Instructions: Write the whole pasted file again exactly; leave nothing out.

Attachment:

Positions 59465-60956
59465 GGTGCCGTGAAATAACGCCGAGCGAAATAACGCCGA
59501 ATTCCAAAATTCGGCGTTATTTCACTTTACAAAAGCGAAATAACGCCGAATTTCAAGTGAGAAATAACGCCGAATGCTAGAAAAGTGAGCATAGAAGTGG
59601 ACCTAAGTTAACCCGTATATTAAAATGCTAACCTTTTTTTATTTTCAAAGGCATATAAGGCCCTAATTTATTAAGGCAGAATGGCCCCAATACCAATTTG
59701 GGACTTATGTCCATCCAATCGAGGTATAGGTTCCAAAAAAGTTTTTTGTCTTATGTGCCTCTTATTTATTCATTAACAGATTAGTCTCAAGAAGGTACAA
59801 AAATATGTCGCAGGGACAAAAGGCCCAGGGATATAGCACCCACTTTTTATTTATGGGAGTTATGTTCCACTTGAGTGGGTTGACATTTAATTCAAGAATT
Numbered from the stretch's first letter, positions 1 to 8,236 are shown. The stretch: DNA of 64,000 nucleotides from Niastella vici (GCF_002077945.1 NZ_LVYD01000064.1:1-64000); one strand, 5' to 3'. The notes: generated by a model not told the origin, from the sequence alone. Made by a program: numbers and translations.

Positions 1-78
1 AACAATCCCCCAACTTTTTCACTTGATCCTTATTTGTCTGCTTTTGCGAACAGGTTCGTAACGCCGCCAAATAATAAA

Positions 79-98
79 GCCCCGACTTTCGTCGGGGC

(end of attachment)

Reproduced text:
Positions 59465-60956
59465 GGTGCCGTGAAATAACGCCGAGCGAAATAACGCCGA
59501 ATTCCAAAATTCGGCGTTATTTCACTTTACAAAAGCGAAATAACGCCGAATTTCAAGTGAGAAATAACGCCGAATGCTAGAAAAGTGAGCATAGAAGTGG
59601 ACCTAAGTTAACCCGTATATTAAAATGCTAACCTTTTTTTATTTTCAAAGGCATATAAGGCCCTAATTTATTAAGGCAGAATGGCCCCAATACCAATTTG
59701 GGACTTATGTCCATCCAATCGAGGTATAGGTTCCAAAAAAGTTTTTTGTCTTATGTGCCTCTTATTTATTCATTAACAGATTAGTCTCAAGAAGGTACAA
59801 AAATATGTCGCAGGGACAAAAGGCCCAGGGATATAGCACCCACTTTTTATTTATGGGAGTTATGTTCCACTTGAGTGGGTTGACATTTAATTCAAGAATT
Numbered from the stretch's first letter, positions 1 to 8,236 are shown. The stretch: DNA of 64,000 nucleotides from Niastella vici (GCF_002077945.1 NZ_LVYD01000064.1:1-64000); one strand, 5' to 3'. The notes: generated by a model not told the origin, from the sequence alone. Made by a program: numbers and translations.

Positions 1-78
1 AACAATCCCCCAACTTTTTCACTTGATCCTTATTTGTCTGCTTTTGCGAACAGGTTCGTAACGCCGCCAAATAATAAA

Positions 79-98
79 GCCCCGACTTTCGTCGGGGC